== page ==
Leighton Moss, Near Carnforth, Lancashire.

Tel No:  01524 701601


Great visitor centre and cafe with 2 car parks and toilets. Also an educational room is available for hire for schools or groups.   7 well spread hides will take you to the farthest parts of the reserve and give some stunning views of aquatic birdlife.

Opening and Closing Times:

The reserve and visitor centre are open daily all year round (except 25 December). The reserve is open from 9am to dusk and the visitor centre from 9.30am-5pm (4.30pm November-January inclusive). Entrance fees are Free to the visitor centre and tearoom. Admission to hides and nature trails: £4.50 adults, £3 concessions, £1 children, £9 family. Free to RSPB members and those who come by public transport or on bike.

Area Description:

Reedbeds, open water, fields, woodland and numerous pathways to explore - you ned a full day at Leighton Moss and the list can just keep on growing with the variety of habitats each throwing up their own unique wildlife.

Strategically based hides offer some great birding opportunities.

Best times to visit:

Anytime of year can be rewarding with winter a good time to see Bittern (especially on a freezing day) and spring for a nice variety of birds. The starling roost in winter is particularly noteworthy.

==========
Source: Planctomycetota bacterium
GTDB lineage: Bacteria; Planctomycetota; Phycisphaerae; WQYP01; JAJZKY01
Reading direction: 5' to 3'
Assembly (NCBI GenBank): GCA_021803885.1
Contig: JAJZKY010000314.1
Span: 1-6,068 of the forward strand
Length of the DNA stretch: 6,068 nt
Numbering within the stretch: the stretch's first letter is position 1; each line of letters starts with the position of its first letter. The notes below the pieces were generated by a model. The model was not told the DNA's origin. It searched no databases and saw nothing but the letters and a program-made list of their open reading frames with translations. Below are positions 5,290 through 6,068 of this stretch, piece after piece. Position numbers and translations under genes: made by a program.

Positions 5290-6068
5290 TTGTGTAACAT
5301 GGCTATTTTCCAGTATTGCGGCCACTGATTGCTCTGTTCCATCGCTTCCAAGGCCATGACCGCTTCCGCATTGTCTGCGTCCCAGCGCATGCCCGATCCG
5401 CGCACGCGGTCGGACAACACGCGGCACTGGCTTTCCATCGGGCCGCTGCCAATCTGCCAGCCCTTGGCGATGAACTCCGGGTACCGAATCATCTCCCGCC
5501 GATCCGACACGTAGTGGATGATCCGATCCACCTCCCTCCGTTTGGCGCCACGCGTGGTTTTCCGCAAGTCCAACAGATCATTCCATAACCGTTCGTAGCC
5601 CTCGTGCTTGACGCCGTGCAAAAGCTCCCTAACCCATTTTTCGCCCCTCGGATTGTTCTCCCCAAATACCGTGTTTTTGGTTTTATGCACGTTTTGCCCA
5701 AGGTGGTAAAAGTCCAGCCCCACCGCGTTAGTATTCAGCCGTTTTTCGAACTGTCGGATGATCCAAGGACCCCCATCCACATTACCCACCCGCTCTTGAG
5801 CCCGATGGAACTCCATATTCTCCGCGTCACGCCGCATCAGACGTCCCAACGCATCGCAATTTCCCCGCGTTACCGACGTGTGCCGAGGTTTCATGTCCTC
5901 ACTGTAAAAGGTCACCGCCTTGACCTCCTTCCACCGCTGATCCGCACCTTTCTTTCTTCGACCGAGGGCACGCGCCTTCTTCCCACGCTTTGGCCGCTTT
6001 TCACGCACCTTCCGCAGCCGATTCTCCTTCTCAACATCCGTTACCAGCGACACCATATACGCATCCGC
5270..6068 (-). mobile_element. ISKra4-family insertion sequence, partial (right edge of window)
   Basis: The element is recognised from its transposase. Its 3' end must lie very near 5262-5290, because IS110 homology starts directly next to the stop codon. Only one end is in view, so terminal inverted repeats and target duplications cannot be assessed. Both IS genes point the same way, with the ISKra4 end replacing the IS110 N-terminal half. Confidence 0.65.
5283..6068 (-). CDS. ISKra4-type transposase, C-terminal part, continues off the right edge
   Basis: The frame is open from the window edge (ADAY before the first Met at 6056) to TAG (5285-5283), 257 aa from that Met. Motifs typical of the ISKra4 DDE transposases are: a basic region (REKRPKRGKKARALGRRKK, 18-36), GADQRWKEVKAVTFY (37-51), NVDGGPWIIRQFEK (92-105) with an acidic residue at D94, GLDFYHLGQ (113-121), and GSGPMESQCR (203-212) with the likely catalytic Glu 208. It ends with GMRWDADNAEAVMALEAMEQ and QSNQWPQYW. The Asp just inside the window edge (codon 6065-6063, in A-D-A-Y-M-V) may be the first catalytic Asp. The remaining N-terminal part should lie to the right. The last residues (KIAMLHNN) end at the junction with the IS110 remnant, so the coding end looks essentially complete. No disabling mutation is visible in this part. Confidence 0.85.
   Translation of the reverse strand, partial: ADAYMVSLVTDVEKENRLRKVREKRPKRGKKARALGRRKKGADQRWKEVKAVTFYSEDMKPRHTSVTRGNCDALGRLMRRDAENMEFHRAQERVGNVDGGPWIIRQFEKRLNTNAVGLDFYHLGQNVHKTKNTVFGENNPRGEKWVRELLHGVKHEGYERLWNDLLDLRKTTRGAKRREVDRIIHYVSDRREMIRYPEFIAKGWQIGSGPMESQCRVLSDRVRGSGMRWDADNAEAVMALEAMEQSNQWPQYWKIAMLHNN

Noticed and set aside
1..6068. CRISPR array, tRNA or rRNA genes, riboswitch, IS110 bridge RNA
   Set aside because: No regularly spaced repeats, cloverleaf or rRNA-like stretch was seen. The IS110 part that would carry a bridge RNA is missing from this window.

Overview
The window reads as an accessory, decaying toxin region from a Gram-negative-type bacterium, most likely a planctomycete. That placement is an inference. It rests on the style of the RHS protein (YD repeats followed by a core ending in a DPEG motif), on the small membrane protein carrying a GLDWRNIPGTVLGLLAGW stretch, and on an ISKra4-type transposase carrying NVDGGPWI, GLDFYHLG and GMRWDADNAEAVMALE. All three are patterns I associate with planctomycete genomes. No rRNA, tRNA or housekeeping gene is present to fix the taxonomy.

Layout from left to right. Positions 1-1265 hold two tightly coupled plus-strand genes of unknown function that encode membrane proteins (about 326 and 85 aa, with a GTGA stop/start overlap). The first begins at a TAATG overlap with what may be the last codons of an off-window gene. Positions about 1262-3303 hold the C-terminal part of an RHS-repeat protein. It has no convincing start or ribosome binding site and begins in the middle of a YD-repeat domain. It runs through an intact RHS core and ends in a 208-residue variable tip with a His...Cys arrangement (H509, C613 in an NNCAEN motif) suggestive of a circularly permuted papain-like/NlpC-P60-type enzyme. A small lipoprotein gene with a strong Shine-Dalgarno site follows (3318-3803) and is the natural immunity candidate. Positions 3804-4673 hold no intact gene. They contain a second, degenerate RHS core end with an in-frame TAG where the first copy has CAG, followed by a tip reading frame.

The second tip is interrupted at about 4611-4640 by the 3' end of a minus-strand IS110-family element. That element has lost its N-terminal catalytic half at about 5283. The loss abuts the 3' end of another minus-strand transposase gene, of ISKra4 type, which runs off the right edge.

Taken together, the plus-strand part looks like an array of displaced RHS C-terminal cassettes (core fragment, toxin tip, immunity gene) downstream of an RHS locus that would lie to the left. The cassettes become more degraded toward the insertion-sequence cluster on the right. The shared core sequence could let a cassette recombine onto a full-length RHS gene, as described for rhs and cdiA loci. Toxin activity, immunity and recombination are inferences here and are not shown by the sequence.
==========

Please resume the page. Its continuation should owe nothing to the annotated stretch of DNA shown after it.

Key Flora:

Celery Leaved Buttercup, Gypsywort and a nice succession of marsh flowers throughout the season. Fungi are represented by Common Earthstars, Scarlet Elf Cup and Blushing Bracket amongst others. Due to the damp conditions a wide variety of lichens can be found.

The area around Leighton Moss is not only packed with wildlife but very scenic indeed.

Key Fauna:

Roe and Red Deer are frequently seen and if you are up early enough the odd Otter may put in an appearance. Pride of place though goes to the birdlife with Bittern, Bearded Tit, Water Rail and Marsh Harrier being the reedbed specialists and crowd pulling faves. A fair share of migrants hit the reserve with the odd 'biggie' keeping the twitchers on their toes. A day visit at any time of the year can give a good list of species.Moth trapping at the reserve is done regularly and a pretty impressive species count has been had. Insect life is varied and the odd rarity can be located with a little patience.

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